Objectives: To provide susceptibility data for community-acquired respiratory tract isolates of Streptococcus pneumoniae, Streptococcus pyogenes, Haemophilus influenzae and Moraxella catarrhalis collected in 2012-14 from four Asian countries. Methods: MICs were determined using Etest® for all antibiotics except erythromycin, which was evaluated by disc diffusion. Susceptibility was assessed using CLSI, EUCAST and pharmacokinetic/pharmacodynamic (PK/PD) breakpoints. For macrolide/clindamycin interpretation, breakpoints were adjusted for incubation in CO2 where available. Results: Susceptibility of S. pneumoniae was generally lower in South Korea than in other countries. Penicillin susceptibility assessed using CLSI oral or EUCAST breakpoints ranged from21.2%in South Korea to 63.8%in Singapore. In contrast, susceptibility using CLSI intravenous breakpointswasmuch higher, at 79%in South Korea and ~95%or higher elsewhere. Macrolide susceptibility was ~20% in South Korea and ~50%-60% elsewhere. Among S. pyogenes isolates (India only), erythromycin susceptibility (~20%) was lowest of the antibiotics tested. In H. influenzae antibiotic susceptibility was high except for ampicillin, where susceptibility ranged from 16.7% in South Korea to 91.1% in India. South Korea also had a high percentage (18.1%) of b-lactamase-negative ampicillin-resistant isolates. Amoxicillin/clavulanic acid susceptibility for each pathogen (PK/PD high dose) was between 93% and 100% in all countries except for H. influenzae in South Korea (62.5%). Conclusions: Use of EUCAST versus CLSI breakpoints had profound differences for cefaclor, cefuroxime and ofloxacin, with EUCASTshowing lower susceptibility. Therewas considerable variability in susceptibilityamong countries in the same region. Thus, continued surveillance is necessary to track future changes in antibiotic resistance.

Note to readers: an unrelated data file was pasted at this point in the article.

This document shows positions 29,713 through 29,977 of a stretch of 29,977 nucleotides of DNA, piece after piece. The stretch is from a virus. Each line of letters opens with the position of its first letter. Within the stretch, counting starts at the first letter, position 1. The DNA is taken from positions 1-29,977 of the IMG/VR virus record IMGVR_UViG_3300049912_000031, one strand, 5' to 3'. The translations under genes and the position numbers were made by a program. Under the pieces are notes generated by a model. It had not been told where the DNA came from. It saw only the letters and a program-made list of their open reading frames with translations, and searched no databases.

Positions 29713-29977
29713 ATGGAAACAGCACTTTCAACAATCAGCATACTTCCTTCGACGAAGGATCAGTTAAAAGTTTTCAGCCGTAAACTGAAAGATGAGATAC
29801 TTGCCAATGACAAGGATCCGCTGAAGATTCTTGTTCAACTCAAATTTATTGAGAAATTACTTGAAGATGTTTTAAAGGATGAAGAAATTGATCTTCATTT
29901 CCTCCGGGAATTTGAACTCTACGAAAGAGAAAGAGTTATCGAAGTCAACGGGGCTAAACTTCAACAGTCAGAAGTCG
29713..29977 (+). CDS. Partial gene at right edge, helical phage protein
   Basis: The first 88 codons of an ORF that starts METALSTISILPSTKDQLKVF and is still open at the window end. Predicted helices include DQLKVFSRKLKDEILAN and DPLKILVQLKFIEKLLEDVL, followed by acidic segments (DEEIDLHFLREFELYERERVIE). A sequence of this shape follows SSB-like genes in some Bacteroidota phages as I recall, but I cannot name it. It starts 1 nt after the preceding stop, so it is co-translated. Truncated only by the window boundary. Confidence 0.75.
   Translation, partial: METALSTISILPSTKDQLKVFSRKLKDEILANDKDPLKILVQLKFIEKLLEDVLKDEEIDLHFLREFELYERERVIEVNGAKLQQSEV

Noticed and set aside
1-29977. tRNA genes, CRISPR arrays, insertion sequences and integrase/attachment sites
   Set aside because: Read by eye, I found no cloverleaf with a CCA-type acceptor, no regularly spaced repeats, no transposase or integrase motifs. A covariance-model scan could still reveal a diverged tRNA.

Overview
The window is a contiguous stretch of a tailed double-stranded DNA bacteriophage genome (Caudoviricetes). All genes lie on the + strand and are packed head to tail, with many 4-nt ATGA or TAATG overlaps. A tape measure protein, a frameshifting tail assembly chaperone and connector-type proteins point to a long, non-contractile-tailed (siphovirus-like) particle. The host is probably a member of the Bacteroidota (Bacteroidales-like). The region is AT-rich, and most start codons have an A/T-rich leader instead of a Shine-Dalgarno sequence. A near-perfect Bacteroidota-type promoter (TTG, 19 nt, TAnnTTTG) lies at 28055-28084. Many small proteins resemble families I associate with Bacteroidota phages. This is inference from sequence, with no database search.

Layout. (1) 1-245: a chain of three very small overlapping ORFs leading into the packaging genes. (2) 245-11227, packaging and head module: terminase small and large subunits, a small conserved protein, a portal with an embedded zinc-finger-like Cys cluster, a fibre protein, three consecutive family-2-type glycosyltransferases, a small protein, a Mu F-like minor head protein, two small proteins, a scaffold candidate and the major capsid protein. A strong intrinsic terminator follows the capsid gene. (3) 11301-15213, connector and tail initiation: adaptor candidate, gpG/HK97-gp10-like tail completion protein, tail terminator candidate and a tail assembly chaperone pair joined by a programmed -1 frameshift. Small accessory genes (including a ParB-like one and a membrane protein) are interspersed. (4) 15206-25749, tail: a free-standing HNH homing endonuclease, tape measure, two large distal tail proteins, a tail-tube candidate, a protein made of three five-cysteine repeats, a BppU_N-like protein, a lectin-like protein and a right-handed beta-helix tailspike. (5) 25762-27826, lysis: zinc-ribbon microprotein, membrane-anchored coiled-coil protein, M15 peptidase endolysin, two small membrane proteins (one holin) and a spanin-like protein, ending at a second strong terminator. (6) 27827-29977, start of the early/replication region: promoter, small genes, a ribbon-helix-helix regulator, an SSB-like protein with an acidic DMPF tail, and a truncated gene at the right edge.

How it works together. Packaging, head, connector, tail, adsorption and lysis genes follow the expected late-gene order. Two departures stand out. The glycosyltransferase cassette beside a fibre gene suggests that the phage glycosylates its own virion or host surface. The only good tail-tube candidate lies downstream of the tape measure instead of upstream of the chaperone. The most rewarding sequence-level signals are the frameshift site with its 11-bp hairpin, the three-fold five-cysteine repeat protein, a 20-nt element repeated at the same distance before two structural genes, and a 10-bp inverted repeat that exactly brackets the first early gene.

All Science Journal Classification (ASJC) codes
- Microbiology (medical)
- Infectious Diseases
- Pharmacology (medical)